When Dr. Koji Ebersole laid eyes on the boy whose face was impaled on a 10-inch knife, the neurosurgeon thought, "here we go again."
Eli Gregg, 15, of Bourbon County, Kansas, is recovering from the freak accident after going home from the hospital on Monday. In a rare occurrence, he's the second boy Ebersole has treated recently for a sharp object piercing the head.
The first was 10-year-old Xavier Cunningham. In 2018, he survived a penetrating injury to the head after falling from a treehouse ladder in Missouri and landing on a footlong metal meat skewer. He said he was being attacked by yellowjackets, a type of wasp, before he fell.
"When it happened to Xavier, as soon as we saw the X-ray, my colleague said, 'this is going to go viral,' " said Ebersole, a neurosurgeon at the University of Kansas Health System.
A medical team at the University of Kansas Health System then operated on Xavier and removed the skewer.
"I think going through Xavier's case helped us a lot for this one," Ebersole, who's also an associate professor at the University of Kansas in Kansas City, said of treating Eli.
"At the time of Xavier's case, nothing like that had been seen at our hospital amongst the personnel that were involved," he said. "This is supposed to be once in a career."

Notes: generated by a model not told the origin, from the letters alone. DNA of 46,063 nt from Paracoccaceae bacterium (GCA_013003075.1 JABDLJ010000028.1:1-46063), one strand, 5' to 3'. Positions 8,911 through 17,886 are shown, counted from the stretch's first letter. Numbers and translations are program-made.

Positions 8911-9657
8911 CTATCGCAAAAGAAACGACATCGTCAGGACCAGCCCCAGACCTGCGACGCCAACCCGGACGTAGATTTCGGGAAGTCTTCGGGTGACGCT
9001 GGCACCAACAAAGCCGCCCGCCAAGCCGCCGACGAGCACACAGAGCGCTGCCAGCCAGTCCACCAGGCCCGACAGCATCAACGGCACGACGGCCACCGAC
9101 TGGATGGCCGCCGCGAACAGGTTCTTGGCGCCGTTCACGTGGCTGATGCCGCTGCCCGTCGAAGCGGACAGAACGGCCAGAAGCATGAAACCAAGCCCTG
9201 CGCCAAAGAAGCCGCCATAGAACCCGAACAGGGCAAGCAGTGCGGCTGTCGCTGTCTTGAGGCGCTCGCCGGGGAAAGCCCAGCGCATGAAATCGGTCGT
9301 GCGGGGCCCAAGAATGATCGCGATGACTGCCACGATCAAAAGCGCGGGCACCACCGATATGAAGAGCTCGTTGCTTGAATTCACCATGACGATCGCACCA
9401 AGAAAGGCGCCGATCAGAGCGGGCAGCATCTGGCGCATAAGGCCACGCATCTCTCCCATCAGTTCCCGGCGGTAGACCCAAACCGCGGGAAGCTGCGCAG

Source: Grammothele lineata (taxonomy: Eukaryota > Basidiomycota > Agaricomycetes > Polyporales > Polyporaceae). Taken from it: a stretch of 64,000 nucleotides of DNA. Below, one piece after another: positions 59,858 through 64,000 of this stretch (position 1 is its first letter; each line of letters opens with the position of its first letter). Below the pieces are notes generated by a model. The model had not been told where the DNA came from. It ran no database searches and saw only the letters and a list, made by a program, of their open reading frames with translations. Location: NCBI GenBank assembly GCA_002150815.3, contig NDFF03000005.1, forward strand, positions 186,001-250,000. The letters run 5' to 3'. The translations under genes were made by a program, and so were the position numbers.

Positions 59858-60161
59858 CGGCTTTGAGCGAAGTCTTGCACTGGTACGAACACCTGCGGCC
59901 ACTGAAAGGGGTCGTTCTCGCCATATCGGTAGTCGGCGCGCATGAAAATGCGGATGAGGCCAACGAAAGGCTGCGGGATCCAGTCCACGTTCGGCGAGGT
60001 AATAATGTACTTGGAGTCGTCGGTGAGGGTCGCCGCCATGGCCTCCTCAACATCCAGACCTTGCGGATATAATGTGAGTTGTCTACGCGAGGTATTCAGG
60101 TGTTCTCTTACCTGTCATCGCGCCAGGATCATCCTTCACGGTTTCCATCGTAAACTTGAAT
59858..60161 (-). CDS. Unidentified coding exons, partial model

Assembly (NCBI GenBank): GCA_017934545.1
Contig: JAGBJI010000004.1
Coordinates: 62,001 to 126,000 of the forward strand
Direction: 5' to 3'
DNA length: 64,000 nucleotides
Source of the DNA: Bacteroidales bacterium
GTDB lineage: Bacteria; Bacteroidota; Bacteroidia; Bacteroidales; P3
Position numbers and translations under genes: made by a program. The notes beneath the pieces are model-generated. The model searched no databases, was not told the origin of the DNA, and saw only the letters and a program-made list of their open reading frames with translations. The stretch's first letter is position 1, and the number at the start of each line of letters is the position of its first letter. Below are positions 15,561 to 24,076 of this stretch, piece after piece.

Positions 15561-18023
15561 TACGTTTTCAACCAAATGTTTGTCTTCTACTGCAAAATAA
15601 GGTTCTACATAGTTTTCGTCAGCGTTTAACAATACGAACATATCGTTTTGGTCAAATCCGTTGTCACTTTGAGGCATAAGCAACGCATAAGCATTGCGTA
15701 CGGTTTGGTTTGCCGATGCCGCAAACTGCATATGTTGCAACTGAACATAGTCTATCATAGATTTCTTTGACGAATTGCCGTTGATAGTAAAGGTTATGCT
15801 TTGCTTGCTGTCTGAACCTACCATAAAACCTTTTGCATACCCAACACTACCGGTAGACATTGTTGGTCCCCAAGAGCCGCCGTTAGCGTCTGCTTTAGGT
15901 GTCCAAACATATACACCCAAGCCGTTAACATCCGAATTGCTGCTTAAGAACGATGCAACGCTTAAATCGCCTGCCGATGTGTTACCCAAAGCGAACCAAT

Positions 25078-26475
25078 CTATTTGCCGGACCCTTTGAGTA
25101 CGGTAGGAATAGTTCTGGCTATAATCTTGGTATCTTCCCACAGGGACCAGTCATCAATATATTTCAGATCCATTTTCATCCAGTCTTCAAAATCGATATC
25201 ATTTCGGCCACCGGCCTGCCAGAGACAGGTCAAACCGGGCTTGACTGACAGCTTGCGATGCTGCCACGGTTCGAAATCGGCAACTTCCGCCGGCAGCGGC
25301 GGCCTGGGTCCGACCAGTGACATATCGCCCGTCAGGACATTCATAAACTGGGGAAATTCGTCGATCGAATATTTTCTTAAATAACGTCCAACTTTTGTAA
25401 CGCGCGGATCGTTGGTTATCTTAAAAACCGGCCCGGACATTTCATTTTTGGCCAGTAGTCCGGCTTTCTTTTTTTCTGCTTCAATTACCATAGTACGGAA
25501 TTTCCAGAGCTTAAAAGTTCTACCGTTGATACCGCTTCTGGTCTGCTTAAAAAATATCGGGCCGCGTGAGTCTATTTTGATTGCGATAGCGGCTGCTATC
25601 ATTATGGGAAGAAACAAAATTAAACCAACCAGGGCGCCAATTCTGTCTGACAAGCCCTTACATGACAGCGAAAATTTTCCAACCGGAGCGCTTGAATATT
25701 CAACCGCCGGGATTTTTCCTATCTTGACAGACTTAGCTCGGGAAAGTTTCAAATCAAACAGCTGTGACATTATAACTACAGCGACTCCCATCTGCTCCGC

In the Kansas countryside, Eli was playing outdoors with his brothers and some close family friends on Thursday evening when they came across the knife, Ebersole said.
"It didn't belong to the family. They found it, it sounds like, outside in the grass, about 10 inches long," he said. "My understanding is, Eli wanted to take it away from the younger kids for protection, and in that transition, there was a trip and a fall, and it was in the hand of another boy at the time, and ... it fell into his face."
In a video interview released by the hospital, Eli said that the incident happened "very quickly" and that when he found his mother in their kitchen, she immediately called 911.
"When she looked at me, she just gasped," Eli said.
"I love her, and I'm glad she was there for me," he said. "It could have been the end of me."
With the knife embedded in his skull, Eli was sent to the University of Kansas Health System early Friday. Ebersole said he and his colleagues started to operate on Eli about 7 a.m.
While closely monitoring blood vessels near where the knife was lodged, Ebersole and his colleagues used catheters, tiny balloons and other tools to carefully remove it.
"Once it started moving, it was out in 10 seconds," Ebersole said.
He added that Eli "didn't suffer any brain injury. No injury to vision. No injury to the movement of the eyes. No strokes. No brain bleeding. Really, he's just got a small little cosmetic incision line, if you will, from the knife on his right cheek. You would never know that he went through all of this."
Of course, Eli was alarmed about the incident, but "I saw a small smile today when he realized that his story was bringing hope to other people," Ebersole said Monday.
While at home, Eli was instructed to "take it easy for a couple of days, and then we'll take another MRI in about a week," Ebersole said.
Eli's mother, Jimmy Russell, called her son's recovery "answered prayers" in a video released by the hospital.
"I'm really happy that they were able to get it out and keep me alive," Eli said of the surgery to remove the knife.
"I finally get to see the rest of my family," he said through tears. "I get to go home."